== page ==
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in Journal of the American Veterinary Medical Association

Abstract

Objective—To evaluate the effect of an osteoconductive resorbable calcium phosphate cement (CPC) on the holding power of bone screws in canine pelvises and to compare the effect with that for polymethylmethacrylate (PMMA).

Sample Population—35 pelvises obtained from canine cadavers.

Procedure—Each pelvis was sectioned longitudinally. Within each pair of hemipelvises, one 4.0-mm cancellous screw was placed in the sacroiliac (SI) region and another in the iliac body. Similar regions on the contralateral- matched hemipelvis were assigned 1 of 3 augmentation techniques (CPC-augmented 4.0-mm cancellous screws, PMMA-augmented 4.0-mm cancellous screws, and CPC-augmented 3.5-mm cortical screws). Pullout force was compared between matched screws and between treatment groups prior to examination of cross sections for evaluation of cement filling and noncortical bone-to-cortical bone ratio.

Results—CPC and PMMA augmentation significantly increased pullout force of 4.0-mm screws inserted in the SI region by 19.5% and 33.2%, respectively, and CPC augmentation significantly increased pullout force of 4.0-mm cancellous screws inserted in the iliac body by 21.2%. There was no difference in the mean percentage augmentation between treatment groups at either location. Cement filling was superior in noncortical bone, compared with filling for cortical bone. Noncortical bone-to-cortical bone ratio was significantly greater in the sacrum (6.1:1) than the ilium (1.3:1).

Conclusions and Clinical Relevance—CPC and PMMA improve the ex vivo holding strength of 4.0-mm cancellous screws in the SI and iliac body regions and SI region, respectively. Cement augmentation may be more effective in areas with greater noncortical bone-to-cortical bone ratios. (Am J Vet Res 2005;66:1954–1960)

Full access
in American Journal of Veterinary Research

Abstract

Objective—To determine whether treatment with selamectin would reduce clinical signs of flea allergy dermatitis (FAD) in dogs and cats housed in flea-infested environments.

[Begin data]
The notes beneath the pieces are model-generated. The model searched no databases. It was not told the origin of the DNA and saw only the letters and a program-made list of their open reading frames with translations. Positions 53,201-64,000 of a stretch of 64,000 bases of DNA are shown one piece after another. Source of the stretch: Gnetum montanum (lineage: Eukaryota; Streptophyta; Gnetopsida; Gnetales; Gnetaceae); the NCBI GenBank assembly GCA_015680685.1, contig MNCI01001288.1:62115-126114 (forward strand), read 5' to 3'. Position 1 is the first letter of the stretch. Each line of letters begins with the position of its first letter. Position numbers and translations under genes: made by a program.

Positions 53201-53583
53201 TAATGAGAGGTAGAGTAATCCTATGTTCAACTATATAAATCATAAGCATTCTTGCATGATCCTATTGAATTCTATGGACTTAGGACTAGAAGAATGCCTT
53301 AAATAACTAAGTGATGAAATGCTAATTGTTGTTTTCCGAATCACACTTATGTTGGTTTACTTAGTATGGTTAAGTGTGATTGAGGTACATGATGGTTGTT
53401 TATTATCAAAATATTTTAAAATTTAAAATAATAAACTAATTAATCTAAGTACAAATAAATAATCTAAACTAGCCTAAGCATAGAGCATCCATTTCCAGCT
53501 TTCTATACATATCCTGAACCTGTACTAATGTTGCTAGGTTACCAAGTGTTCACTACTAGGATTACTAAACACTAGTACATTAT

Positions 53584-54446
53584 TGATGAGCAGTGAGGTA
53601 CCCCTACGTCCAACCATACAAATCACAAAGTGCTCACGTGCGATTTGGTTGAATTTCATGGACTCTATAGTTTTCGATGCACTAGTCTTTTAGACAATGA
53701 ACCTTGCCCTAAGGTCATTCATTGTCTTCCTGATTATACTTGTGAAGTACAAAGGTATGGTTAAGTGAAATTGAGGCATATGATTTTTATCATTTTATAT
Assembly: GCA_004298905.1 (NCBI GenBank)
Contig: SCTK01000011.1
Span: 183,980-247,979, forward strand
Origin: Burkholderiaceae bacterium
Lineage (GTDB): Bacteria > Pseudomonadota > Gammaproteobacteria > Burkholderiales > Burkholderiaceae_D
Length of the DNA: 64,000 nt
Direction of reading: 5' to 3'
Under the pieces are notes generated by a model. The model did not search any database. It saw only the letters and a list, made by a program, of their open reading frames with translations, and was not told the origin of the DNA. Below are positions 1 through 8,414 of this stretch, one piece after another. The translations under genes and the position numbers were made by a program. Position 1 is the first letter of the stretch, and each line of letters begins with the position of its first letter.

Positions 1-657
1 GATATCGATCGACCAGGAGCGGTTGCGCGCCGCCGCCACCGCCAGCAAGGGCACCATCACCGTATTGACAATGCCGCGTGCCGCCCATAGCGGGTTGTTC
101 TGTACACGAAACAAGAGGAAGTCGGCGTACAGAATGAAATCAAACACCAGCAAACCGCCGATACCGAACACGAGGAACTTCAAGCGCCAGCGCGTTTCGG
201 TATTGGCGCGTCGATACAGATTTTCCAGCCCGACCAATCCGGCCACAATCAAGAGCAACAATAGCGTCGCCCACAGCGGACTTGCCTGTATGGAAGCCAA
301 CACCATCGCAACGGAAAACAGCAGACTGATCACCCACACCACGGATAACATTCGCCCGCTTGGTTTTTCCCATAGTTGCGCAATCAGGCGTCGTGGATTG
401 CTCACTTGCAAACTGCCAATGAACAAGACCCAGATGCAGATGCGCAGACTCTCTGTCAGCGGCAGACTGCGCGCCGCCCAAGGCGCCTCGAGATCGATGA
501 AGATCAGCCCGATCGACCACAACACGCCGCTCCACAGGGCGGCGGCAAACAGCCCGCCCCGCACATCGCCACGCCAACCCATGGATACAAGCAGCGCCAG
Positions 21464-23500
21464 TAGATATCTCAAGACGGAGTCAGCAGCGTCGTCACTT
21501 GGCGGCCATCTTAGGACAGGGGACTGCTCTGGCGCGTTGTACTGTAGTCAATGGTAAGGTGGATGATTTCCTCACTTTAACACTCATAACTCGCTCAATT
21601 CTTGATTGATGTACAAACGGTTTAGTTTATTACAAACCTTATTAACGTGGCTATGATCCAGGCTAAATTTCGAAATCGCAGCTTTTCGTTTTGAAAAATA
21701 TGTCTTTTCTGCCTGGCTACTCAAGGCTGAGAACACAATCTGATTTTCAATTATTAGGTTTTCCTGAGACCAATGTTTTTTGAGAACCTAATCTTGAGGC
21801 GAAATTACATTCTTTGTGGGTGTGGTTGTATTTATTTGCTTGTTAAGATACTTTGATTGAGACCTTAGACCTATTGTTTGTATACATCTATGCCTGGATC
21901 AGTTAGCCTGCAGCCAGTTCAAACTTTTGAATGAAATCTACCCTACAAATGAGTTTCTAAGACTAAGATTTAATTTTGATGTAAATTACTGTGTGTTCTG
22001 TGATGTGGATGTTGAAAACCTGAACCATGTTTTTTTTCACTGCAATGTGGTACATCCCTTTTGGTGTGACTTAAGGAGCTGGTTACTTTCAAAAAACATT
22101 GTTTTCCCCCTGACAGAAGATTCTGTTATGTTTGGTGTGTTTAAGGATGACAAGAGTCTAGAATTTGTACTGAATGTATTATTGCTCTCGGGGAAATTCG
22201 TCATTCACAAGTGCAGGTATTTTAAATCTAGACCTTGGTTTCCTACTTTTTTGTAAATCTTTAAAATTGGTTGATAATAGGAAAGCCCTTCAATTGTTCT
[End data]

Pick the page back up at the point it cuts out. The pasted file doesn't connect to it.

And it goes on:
Design—Randomized controlled trial.

Animals—22 dogs and 17 cats confirmed to have FAD.

Procedure—Animals were housed in carpeted pens capable of supporting the flea life cycle and infested with 100 fleas (Ctenocephalides felis) on days –13 and –2 and on alternate weeks with 10 to 20 fleas. On day 0, 11 dogs and 8 cats were treated with selamectin (6 mg/kg [2.7 mg/lb]). Dogs were retreated on day 30; cats were retreated on days 30 and 60. All animals were examined periodically for clinical signs of FAD. Flea counts were conducted at weekly intervals.

Results—Throughout the study, geometric mean flea counts exceeded 100 for control animals and were ≤ 11 for selamectin-treated animals. Selamectin-treated cats had significant improvements in the severity of miliary lesions and scaling or crusting on days 42 and 84, compared with conditions on day –8, and in severity of excoriation on day 42. In contrast, control cats did not have any significant improvements in any of the clinical signs of FAD. Selamectin-treated dogs had significant improvements in all clinical signs on days 28 and 61, but in control dogs, severity of clinical signs of FAD was not significantly different from baseline severity at any time.

Conclusions and Clinical Relevance—Results suggest that topical administration of selamectin, even without the use of supplementary environmental control measures and with minimal therapeutic intervention, can reduce the severity of clinical signs of FAD in dogs and cats. (J Am Vet Med Assoc 2003;223:639–644)